The recent storms, which brought heavy winds and resulted in prolonged blackouts for some residents and businesses throughout Central Ohio, cost both the city of Pickerington and Violet Township upwards of $25,000 each.

The recent storms, which brought heavy winds and resulted in prolonged blackouts for some residents and businesses throughout Central Ohio, cost both the city of Pickerington and Violet Township upwards of $25,000 each.

Clean-up efforts after two storms which swept through the region June 29 and July 1 resulted in approximately 20 hours of overtime for Violet Township crews, according to Greg Butcher, township engineer.

Most of that work centered on clearing fallen trees or tree limbs from township roadways, about five of which were deemed impassable and were temporarily closed in the hours after the violent storm fronts moved through the community.

Even two weeks after the storms, Butcher said, the township has been busy digging out.

"For the last two weeks, we have dedicated a crew to clearing debris from the Violet Township-maintained right of way," Butcher said.

"This includes debris that had fallen next to the road, as well as debris that had fallen on private property that was hauled to the curb or edge of pavement by the property owner.

"This work is being done during normal working hours and should be complete by July 20."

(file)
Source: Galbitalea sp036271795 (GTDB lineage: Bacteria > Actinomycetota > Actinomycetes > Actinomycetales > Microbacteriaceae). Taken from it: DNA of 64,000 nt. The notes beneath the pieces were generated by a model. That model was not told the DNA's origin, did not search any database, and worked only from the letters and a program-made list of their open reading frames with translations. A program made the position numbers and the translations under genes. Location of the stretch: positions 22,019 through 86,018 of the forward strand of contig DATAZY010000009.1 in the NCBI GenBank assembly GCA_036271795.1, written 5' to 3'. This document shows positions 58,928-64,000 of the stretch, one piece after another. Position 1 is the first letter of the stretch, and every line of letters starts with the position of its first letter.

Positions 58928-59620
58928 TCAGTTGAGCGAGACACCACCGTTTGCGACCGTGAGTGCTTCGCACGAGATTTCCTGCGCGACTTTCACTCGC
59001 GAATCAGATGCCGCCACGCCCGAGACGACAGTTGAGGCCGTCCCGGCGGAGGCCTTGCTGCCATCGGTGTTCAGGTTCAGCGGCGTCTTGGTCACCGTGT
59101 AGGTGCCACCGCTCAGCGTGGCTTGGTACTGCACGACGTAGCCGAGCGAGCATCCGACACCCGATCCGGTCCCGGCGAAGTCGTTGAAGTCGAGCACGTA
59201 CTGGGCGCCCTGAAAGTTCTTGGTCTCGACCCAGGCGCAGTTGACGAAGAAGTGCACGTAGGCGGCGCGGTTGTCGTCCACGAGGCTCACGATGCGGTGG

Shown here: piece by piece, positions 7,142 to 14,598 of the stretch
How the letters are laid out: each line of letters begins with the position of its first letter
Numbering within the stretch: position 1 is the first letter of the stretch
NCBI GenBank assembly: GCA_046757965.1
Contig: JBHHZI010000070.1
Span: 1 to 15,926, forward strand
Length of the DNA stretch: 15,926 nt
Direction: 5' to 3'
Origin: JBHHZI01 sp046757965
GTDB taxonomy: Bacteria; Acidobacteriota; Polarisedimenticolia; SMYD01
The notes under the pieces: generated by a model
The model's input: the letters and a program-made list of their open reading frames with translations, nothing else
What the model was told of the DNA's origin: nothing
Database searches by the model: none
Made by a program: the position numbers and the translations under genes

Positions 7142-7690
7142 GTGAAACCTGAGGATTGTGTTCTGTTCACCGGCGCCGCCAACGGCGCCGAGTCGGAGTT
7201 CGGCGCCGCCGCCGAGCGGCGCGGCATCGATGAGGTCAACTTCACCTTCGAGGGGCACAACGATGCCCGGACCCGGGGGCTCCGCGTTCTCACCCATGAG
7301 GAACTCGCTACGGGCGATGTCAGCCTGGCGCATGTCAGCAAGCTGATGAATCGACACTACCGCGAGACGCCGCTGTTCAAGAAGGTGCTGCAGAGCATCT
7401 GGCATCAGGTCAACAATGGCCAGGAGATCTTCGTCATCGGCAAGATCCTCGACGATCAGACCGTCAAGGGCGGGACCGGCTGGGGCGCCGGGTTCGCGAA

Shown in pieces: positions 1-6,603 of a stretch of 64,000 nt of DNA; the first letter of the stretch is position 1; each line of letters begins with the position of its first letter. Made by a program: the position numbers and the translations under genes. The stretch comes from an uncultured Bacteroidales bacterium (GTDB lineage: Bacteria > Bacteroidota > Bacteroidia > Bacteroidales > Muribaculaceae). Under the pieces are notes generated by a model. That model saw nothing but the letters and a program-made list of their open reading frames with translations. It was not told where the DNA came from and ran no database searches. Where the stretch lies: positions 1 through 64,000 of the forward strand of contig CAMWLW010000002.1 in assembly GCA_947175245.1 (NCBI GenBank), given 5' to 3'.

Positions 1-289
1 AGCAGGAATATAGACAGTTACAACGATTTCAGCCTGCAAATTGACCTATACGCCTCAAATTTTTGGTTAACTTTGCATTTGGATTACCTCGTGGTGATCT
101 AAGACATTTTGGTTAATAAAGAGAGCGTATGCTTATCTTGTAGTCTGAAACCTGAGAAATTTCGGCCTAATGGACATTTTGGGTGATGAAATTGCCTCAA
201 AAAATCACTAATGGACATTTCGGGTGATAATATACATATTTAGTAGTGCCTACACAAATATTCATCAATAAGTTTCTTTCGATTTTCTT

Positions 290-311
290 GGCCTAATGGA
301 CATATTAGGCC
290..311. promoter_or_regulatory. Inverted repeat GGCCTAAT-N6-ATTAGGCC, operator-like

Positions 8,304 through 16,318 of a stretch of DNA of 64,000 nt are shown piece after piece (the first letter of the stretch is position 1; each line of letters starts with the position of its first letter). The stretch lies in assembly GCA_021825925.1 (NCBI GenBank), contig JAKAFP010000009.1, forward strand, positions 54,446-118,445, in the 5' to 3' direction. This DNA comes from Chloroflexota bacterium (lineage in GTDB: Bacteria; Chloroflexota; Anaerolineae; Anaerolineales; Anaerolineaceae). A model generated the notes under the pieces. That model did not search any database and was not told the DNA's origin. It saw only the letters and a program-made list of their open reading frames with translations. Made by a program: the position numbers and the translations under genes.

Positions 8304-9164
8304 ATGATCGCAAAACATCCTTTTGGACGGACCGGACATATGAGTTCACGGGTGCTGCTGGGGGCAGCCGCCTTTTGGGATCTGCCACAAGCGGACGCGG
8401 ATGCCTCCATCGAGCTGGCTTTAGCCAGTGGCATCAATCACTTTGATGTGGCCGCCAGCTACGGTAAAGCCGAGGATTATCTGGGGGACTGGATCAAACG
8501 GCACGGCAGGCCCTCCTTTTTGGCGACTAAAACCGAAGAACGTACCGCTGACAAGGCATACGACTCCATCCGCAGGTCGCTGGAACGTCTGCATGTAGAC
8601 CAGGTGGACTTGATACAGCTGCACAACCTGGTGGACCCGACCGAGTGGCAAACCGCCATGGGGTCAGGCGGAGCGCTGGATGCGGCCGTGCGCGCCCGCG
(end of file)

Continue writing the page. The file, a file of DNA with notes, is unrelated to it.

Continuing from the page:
Butcher estimated the recovery work cost the township $25,000 in employee overtime and for other expenses, such as the rental of a wood chipper.

The same can be said for the city of Pickerington, according to City Service Director Ed Drobina.

Drobina said city crews devoted more than 176 hours to cleanup efforts, including nearly 77 hours of employee overtime.

The extra work, he said, cost the city $25,000.

"(There was) approximately $2,500 overtime," he said.

"The only damage besides trees that I know of is some fence damage at (the city's) water plant and service department, which has not been repaired yet."

Both Butcher and Drobina said they are hopeful some of that money will be recouped through federal emergency-response assistance programs.

"The Fairfield County Emergency Management Agency is coordinating the assessment of assistance from the federal government," Butcher said.

"We are tracking our cleanup costs should it be determined that we will be eligible for reimbursement," he said.

"The city will apply for (Federal Emergency Management Agency) assistance if available," Drobina said.

At a July 5 Violet Township trustees meeting, township fire Chief John Eisel said the two storms kept his department, which responds to fires and provides ambulance transport and emergency medical assistance, "abnormally busy."

"Through those three days (June 29-July 1), we responded to 81 incidents, which was more than double what we normally do," Eisel said.